The US Food and Drug Administration has issued an emergency use authorisation (EUA) for casirivimab and imdevimab to be administered together for the treatment of mild to moderate COVID-19 in adults and paediatric patients (12 years of age or older weighing at least 40 kilograms [about 88 pounds]) with positive results of direct SARS-CoV-2 viral testing and who are at high risk for progressing to severe COVID-19. This includes those who are 65 years of age or older or who have certain chronic medical conditions.
In a clinical trial of patients with COVID-19, casirivimab and imdevimab, administered together, were shown to reduce COVID-19-related hospitalisation or emergency room visits in patients at high risk for disease progression within 28 days after treatment when compared to placebo. The safety and effectiveness of this investigational therapy for use in the treatment of COVID-19 continues to be evaluated.
Casirivimab and imdevimab must be administered together by intravenous (IV) infusion.
Casirivimab and imdevimab are not authorised for patients who are hospitalised due to COVID-19 or require oxygen therapy due to COVID-19. A benefit of casirivimab and imdevimab treatment has not been shown in patients hospitalised due to COVID-19. Monoclonal antibodies, such as casirivimab and imdevimab, may be associated with worse clinical outcomes when administered to hospitalised patients with COVID-19 requiring high flow oxygen or mechanical ventilation.
Casirivimab and imdevimab are monoclonal antibodies that are specifically directed against the spike protein of SARS-CoV-2, designed to block the virus’ attachment and entry into human cells.
The data supporting this EUA for casirivimab and imdevimab are based on a randomised, double-blind, placebo-controlled clinical trial in 799 non-hospitalised adults with mild to moderate COVID-19 symptoms. Of these patients, 266 received a single intravenous infusion of 2,400 milligrams casirivimab and imdevimab (1,200 mg of each), 267 received 8,000 mg casirivimab and imdevimab (4,000 mg of each), and 266 received a placebo, within three days of obtaining a positive SARS-CoV-2 viral test.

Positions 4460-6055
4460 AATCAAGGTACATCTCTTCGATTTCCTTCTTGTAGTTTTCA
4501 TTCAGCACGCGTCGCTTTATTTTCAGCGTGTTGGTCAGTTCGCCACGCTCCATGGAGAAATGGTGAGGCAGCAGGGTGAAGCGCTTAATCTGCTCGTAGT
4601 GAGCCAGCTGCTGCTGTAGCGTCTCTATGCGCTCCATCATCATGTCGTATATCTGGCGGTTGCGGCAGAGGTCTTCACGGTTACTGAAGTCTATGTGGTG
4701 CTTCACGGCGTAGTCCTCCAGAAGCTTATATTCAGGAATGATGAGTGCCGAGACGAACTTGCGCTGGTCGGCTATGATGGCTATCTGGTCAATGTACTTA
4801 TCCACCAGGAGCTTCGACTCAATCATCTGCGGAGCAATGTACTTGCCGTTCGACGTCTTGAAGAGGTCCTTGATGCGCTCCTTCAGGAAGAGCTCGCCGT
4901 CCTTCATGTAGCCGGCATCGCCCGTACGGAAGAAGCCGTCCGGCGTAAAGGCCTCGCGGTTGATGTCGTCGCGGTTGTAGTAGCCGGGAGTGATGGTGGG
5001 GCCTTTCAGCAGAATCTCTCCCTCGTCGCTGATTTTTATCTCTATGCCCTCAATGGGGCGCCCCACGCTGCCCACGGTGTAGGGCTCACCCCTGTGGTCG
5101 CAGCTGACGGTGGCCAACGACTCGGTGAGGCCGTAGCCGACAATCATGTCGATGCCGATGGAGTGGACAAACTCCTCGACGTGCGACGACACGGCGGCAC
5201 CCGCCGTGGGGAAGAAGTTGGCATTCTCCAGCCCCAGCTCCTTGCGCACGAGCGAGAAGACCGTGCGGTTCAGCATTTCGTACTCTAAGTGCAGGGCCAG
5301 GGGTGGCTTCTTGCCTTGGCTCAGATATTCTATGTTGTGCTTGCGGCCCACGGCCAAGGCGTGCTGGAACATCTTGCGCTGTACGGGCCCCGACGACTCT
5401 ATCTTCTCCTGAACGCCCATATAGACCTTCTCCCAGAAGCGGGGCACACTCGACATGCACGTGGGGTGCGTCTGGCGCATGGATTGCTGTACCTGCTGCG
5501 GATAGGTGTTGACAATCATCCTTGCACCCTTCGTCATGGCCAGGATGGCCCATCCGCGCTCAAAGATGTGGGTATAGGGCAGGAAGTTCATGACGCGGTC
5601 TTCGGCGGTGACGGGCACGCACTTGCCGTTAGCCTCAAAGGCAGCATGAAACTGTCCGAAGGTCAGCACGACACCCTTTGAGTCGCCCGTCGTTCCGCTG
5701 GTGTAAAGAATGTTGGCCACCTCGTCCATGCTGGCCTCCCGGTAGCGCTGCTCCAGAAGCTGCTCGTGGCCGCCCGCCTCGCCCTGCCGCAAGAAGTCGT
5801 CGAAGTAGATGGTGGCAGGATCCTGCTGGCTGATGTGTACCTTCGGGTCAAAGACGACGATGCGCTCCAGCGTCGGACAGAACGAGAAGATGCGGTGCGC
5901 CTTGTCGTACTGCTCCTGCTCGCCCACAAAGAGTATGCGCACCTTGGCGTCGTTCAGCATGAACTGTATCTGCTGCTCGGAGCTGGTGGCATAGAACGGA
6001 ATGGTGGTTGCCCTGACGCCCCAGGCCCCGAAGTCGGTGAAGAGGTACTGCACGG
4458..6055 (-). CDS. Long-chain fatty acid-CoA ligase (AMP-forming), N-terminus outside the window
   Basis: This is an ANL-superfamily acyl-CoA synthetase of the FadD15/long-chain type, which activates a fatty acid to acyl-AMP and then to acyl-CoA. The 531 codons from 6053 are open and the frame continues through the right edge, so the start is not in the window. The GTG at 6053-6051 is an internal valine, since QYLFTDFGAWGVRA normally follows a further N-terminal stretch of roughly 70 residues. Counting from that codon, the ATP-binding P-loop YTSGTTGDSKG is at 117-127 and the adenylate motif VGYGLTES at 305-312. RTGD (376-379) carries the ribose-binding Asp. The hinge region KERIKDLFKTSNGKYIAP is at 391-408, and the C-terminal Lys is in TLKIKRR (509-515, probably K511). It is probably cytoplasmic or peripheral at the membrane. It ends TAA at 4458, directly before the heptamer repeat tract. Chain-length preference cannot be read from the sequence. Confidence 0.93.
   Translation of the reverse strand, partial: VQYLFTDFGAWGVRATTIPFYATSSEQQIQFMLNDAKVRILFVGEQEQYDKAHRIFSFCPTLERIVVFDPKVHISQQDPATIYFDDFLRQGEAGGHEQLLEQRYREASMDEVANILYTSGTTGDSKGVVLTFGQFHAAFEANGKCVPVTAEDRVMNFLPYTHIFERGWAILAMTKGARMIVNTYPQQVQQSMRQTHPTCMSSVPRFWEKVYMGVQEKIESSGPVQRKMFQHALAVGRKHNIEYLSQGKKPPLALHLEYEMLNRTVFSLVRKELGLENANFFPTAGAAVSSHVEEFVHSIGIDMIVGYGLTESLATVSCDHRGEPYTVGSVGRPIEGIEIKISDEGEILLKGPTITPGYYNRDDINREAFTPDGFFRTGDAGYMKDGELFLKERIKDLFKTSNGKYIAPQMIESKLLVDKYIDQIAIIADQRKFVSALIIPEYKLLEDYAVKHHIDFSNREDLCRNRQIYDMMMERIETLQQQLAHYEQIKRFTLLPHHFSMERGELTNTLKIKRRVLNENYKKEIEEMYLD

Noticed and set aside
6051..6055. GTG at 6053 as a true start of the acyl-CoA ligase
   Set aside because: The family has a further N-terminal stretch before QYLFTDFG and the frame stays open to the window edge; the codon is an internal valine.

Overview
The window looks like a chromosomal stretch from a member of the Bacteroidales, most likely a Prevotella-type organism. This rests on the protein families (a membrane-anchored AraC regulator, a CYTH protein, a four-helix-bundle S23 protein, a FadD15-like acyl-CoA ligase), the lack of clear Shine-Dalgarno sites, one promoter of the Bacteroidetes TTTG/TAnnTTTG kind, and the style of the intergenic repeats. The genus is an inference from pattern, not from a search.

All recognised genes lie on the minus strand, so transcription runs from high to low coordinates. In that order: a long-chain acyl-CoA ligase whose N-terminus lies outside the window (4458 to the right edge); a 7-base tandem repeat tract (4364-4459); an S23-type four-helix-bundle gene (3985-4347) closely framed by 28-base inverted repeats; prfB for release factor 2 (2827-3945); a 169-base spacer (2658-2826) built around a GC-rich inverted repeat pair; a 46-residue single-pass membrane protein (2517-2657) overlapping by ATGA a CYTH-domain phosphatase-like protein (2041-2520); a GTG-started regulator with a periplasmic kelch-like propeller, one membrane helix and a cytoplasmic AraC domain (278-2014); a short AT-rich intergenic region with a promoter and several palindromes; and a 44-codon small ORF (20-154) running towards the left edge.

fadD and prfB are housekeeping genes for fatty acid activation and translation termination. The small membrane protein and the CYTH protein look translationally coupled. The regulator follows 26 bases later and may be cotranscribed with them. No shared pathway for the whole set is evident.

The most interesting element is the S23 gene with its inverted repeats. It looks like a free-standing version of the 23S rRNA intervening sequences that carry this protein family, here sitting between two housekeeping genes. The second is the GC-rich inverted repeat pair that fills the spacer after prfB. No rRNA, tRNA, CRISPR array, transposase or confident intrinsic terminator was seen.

The prespecified primary endpoint for the trial was time-weighted average change in viral load from baseline. Viral load reduction in patients treated with casirivimab and imdevimab was larger than in patients treated with placebo at day seven. However, the most important evidence that casirivimab and imdevimab administered together may be effective came from the predefined secondary endpoint of medically attended visits related to COVID-19, particularly hospitalisations and emergency room visits within 28 days after treatment. For patients at high risk for disease progression, hospitalisations and emergency room visits occurred in three per cent of casirivimab and imdevimab-treated patients on average compared to nine per cent in placebo-treated patients. The effects on viral load, reduction in hospitalisations and ER visits were similar in patients receiving either of the two casirivimab and imdevimab doses.
The EUA was issued to Regeneron Pharmaceuticals.